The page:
Partially I consider this decision a consequence of the War on Drugs---and the escalation of law enforcement from 'Peace Officers' to para-military 'SWAT teams'.

Rap
0 Replies
 
Setanta
 
  1  
Reply Mon 16 May, 2011 10:48 am
@Thomas,
The problem i see is not who shoots whom and with what justification, but that this ruling in Indiana simply and cavalierly voids the fourth amendment rights of the people. So, i would be interested to see how the Roberts' court deals with it.

Gunfire i can live with, as long as it's not at my house.
Thomas
 
  1  
Reply Mon 16 May, 2011 11:00 am
@Setanta,
Setanta wrote:
So, i would be interested to see how the Roberts' court deals with it.

I'm pretty sure the Roberts court would sack it. Scalia and Thomas are pretty fervent about protecting the common-law roots of America's Bill of Rights. Kagan, Sotomayor, Breyer, and Ginsburg won't stand for the dismantling of civil rights. Roberts, Alito, and Kennedy I'm not sure of, but they'd be in the minority against the other six.
Setanta
 
  1  
Reply Mon 16 May, 2011 11:02 am
@Thomas,
I would hope so. What bothers me is that this is the kind of court which might try to find some torturous path to come down on the side of police powers. I respect your analysis, but i can't myself be so optomistic.
0 Replies
 
Finn dAbuzz
 
  1  
Reply Tue 17 May, 2011 08:07 am
Once again we are presented with an issue that will demonstrate the inconsistency of partisan based thinking.

If a citizen's right to resist illegal police entry must be preserved then, for consistency's sake if nothing else, a citizen's right to bear arms in order to be in a position to resist a tyrannical government must be preserved as well.

Clearly the Indiana Supreme Court decision does not render all police entry automatically legal, but addresses the facts that in more cases than not the right to resist illegal police entry will be illegitmately invoked and that severe violence will result.

This seems awfully consistent with the argument that the right of citizens to bear arms should be restricted because intent is questionable, resistence against an illegimate government backed by the US military is futile, and severe violence often results.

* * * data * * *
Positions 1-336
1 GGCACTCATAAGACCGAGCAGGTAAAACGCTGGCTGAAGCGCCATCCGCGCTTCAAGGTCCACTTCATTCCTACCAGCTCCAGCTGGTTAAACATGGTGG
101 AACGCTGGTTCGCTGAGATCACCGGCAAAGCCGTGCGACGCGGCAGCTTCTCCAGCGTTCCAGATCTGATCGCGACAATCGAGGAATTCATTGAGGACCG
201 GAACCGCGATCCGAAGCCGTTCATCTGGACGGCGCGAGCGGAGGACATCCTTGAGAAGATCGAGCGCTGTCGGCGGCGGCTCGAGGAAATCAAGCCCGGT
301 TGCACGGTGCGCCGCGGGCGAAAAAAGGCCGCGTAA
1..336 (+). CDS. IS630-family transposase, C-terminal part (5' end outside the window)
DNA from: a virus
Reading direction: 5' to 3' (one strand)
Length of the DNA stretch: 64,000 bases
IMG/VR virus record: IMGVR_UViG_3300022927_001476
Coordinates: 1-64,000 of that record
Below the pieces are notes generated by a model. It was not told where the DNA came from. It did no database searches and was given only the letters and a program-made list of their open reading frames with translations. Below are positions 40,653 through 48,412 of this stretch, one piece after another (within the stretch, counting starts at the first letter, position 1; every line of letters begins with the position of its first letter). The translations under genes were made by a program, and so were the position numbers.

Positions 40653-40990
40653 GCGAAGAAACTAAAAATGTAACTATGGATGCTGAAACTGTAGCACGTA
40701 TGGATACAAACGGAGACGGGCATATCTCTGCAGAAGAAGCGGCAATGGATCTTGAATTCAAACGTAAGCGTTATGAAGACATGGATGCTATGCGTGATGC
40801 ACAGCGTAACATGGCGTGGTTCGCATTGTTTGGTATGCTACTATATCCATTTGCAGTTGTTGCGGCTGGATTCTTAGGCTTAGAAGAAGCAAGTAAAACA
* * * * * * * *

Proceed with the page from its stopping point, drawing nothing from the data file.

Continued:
It can easily be argued that the Indiana Supreme Court is merely recognizing how our society has changed over time, and that the practical considerations of hundreds of years ago are now impractical. Isn't the Constitution a living document that must adapt to a changing American society?

Apparently we should trust our government, but not our police...or vice versa.

Whether or not the Indiana Supreme Court can be accurately described as either conservative or liberal, this decision is a case of judicial activisim. Obviously it often depends or what sort of activism you're OK with or what sort membership in your ideological tribe requires you to support.

Unless Mitch Daniels apponted all three of the deciding judges, or the MSM are able to use this story to create the narrative that Indianans are right-wing nuts, it will have no impact on his chance to be our next president.


plainoldme
 
  1  
Reply Tue 17 May, 2011 08:21 am
This is a new book that might interest some of you:

Justices and Journalists: The U.S. Supreme Court and the Media
By Richard Davis
(Cambridge University Press, 241 pp., $28.99)
0 Replies
 
Irishk
 
  1  
Reply Tue 17 May, 2011 08:28 am
@Finn dAbuzz,
I can't for the life of me figure out how they arrived at their conclusions.

They believe:
Quote:
a right to resist an unlawful police entry into a home is against public policy and is incompatible with modern Fourth Amendment jurisprudence,”


So, aren't they basically claiming that the Constitution is unconstitutional?
plainoldme
 
  1  
Reply Tue 17 May, 2011 08:35 am
@Irishk,
They're saying something conservatives don't agree with: that the Constitution and its amendments are flexible and interruptible (gosh! I thought spell check would have flagged that last one!).
0 Replies
 
Setanta
 
  1  
Reply Tue 17 May, 2011 08:37 am
@Irishk,
They are claiming that prohibiting entry to the police is not consistent with how the amendment has been interpreted in modern times. I disagree, which doesn't mean a goddamned thing in Indiana.
Irishk
 
  1  
Reply Tue 17 May, 2011 08:55 am
@Setanta,
It sounds, to me, like they're trying to protect their police force, too. At the expense of the Constitution, though.

If I lived there, I'd be tempted to just turn over my house-key (we just installed a new leaded-glass front door).

(OK, that sounds alarmist)
0 Replies
 
roger
 
  2  
Reply Tue 17 May, 2011 01:44 pm
@Ticomaya,
Ticomaya wrote:

THE OPINION

"Now this Court is faced for the first time with the question of whether Indiana should recognize the common-law right to reasonably resist unlawful entry by police officers.


Now, this wording is pretty clear that such entry is unlawful. So, the courts are advocating unlawful activities. How can this be?
0 Replies